How the Dalai Lama’s dash from Tibet ‘changed the concept of Buddhism’ forever
Sixty years ago today, the Dalai Lama fled Tibet under the cover of darkness, disguised as a soldier.
Amid an uprising against Beijing in Tibet, the Buddhist leader was invited by a senior Chinese general to watch a dance performance.
The unexpected invitation set alarm bells ringing for the Dalai Lama and his senior advisors, who quickly devised an escape route: cross the Himalayas on foot to seek asylum in India.
It also set off a chain of events that Beijing likely could not have predicted, and surely did not intend.
Why did the Dalai Lama flee?
Chinese troops invaded Tibet in 1950 and formally incorporated the region into its territory the following year, a source of ongoing controversy to this day (Beijing calls it a “peaceful liberation”).
Tibet’s government, with a then-teenage Dalai Lama at its head, signed a treaty that professed to preserve Buddhism and Tibetan autonomy.
A resistance movement soon emerged in opposition to Chinese rule, and on March 10, 1959, thousands of people surrounded the Dalai Lama’s palace to protect him against what they believed was an imminent kidnapping or assassination threat.
Beijing suppressed the uprising with force, and thousands of people were reported killed.
But China — which says Tibet has been part of its territory for centuries, a claim Tibetans refute — has long defended its rule there, attacking the Dalai Lama and touting its economic development.
The people of Tibet are “extremely grateful for the prosperity that the Communist Party has brought them”, Tibet Party Secretary Wu Yingjie told reporters ahead of the anniversary.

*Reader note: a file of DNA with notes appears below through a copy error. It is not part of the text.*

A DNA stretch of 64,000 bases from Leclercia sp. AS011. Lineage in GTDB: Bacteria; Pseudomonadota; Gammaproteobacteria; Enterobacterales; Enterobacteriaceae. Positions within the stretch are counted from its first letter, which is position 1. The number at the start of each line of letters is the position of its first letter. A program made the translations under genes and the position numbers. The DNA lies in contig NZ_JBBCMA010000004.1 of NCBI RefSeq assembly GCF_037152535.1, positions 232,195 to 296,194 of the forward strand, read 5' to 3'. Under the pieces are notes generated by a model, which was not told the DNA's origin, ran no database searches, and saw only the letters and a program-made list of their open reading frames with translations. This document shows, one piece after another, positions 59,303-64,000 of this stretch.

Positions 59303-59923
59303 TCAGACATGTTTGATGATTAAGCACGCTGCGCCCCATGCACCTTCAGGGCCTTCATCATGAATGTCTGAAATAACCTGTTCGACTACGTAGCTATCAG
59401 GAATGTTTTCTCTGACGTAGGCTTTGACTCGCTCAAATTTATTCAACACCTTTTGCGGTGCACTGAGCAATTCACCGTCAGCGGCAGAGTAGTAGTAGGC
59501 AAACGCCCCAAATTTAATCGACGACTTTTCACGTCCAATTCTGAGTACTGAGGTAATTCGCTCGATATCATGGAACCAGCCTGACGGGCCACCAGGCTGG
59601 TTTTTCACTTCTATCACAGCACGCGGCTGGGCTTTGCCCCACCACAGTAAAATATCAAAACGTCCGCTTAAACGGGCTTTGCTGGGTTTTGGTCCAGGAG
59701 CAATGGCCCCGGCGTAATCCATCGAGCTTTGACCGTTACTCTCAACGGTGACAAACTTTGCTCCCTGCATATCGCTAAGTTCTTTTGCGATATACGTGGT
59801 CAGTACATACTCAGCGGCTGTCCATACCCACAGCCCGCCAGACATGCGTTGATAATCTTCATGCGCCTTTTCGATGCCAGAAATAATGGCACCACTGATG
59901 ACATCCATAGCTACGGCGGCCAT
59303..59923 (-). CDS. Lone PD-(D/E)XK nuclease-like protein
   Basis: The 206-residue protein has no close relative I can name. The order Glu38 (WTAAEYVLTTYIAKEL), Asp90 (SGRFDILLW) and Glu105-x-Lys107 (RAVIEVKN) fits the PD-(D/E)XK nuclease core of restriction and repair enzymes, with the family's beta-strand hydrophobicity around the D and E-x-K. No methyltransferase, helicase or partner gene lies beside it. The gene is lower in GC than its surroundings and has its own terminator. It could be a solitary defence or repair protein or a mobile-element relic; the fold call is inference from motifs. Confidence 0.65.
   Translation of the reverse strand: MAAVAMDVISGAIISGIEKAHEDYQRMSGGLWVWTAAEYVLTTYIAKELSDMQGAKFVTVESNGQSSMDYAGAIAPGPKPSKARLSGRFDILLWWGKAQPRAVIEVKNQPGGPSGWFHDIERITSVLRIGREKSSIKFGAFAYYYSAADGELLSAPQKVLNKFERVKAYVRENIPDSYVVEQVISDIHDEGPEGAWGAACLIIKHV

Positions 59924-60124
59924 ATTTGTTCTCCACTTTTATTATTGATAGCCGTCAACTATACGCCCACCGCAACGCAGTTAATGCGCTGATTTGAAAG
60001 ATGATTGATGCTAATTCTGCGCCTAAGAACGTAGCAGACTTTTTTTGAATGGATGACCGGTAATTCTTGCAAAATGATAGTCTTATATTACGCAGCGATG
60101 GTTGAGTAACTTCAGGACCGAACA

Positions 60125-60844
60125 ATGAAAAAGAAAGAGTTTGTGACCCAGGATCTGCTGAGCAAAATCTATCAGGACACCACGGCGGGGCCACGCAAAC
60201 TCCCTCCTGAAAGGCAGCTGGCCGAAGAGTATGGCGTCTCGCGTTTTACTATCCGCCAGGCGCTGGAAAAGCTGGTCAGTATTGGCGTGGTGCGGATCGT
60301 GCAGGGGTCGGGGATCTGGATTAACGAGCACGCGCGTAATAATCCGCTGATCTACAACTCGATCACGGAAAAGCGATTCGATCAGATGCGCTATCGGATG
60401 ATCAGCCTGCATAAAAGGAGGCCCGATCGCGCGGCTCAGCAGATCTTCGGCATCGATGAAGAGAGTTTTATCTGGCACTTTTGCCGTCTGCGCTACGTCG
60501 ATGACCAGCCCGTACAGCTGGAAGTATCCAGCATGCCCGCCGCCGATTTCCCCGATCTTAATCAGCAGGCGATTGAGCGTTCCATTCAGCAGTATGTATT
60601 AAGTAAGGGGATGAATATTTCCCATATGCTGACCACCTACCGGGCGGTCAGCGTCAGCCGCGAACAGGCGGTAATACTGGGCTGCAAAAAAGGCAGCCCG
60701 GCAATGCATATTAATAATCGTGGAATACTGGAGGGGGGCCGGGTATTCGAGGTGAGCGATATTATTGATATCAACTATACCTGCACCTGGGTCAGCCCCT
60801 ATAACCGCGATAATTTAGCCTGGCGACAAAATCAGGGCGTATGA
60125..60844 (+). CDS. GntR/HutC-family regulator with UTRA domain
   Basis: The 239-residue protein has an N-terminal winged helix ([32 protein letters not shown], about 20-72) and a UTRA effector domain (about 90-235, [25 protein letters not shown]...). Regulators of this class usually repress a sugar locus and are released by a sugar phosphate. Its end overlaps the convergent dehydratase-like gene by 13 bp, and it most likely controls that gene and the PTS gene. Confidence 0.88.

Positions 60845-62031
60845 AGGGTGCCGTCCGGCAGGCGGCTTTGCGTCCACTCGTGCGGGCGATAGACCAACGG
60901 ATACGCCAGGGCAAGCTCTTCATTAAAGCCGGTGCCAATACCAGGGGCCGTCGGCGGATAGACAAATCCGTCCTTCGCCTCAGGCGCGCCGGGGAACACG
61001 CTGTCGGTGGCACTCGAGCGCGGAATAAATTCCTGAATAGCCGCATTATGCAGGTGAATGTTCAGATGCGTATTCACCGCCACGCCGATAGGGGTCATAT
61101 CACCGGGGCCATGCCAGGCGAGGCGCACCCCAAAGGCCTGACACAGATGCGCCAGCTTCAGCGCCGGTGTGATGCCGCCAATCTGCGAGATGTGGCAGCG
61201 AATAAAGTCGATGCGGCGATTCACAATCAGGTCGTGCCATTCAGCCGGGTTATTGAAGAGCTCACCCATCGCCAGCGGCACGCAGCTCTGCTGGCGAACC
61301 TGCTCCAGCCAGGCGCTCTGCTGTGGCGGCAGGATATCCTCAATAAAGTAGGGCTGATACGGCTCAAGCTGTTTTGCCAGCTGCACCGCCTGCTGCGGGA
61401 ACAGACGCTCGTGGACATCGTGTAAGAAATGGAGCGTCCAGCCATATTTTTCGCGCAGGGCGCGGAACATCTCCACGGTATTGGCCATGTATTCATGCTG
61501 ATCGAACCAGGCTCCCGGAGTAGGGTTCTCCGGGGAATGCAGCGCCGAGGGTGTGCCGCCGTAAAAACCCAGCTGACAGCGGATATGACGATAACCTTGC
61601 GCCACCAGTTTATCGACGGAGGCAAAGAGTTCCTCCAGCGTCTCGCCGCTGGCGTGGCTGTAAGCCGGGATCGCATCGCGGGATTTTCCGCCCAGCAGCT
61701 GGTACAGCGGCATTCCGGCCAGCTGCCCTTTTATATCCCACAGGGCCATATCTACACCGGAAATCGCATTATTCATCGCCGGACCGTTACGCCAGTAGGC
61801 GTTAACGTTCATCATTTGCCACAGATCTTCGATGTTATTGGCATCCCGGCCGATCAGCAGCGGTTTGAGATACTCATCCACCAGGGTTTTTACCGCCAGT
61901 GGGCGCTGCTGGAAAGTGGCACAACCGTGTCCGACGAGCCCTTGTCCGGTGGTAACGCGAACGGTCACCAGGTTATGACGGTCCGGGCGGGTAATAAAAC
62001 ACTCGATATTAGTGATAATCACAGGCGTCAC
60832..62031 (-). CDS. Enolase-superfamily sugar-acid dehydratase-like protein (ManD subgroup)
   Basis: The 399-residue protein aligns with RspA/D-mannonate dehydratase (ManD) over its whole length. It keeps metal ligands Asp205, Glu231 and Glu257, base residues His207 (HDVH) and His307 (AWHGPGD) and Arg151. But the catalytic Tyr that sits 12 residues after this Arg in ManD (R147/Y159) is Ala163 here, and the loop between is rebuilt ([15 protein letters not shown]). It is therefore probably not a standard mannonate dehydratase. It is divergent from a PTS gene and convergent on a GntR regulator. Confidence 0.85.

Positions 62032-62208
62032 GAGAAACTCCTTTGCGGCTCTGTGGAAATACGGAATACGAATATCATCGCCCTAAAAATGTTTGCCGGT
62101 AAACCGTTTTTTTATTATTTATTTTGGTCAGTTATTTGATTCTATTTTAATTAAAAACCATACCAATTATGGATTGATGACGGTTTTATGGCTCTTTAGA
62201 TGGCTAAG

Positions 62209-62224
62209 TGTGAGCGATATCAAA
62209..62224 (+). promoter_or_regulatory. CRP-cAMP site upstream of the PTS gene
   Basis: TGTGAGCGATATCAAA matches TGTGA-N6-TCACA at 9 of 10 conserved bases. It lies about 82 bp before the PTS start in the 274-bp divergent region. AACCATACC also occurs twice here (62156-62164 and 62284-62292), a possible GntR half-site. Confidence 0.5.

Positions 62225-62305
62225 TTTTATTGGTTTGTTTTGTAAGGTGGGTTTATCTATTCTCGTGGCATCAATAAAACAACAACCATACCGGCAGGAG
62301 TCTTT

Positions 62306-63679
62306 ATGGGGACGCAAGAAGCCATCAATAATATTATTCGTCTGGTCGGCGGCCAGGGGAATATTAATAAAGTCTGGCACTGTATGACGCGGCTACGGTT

What did it mean for Tibetans?
Some 80,000 Tibetans fled during the crackdown, including Melbourne-based religious leader Zatul Rinpoche.
As an 18-year-old, he says he walked for several nights through mountainous terrain to reach Nepal.
“At first, we thought we could just escape for a few months, then return,” he told the ABC. “Realising that we were not be able to go back — that was very, very hard.”
Tibetans accuse China of ratcheting up repression in the years that followed, and there have been several outbreaks of unrest and protest against Chinese rule in the intervening years.
For those who stayed behind, the absence of the Dalai Lama left a vacuum that’s been impossible to fill.
“It created a huge emptiness for people. He was undoubtedly the most important person in Tibet, and still is for most Tibetans,” said John Powers, a professor at Deakin University who specialises in Tibetan Buddhism.
“The level of reverence is undiminished — if anything it’s probably higher than when he was still there.”
China disputes this, too, with Mr Wu claiming the Dalai Lama hasn’t done a “single good thing” for Tibet since he left.
How has it changed Buddhism?
From his base in Dharamshala, in the Indian state of Himachal Pradesh, the Dalai Lama has spread Buddhism’s message far and wide — and garnered support from followers globally for the Free Tibet movement.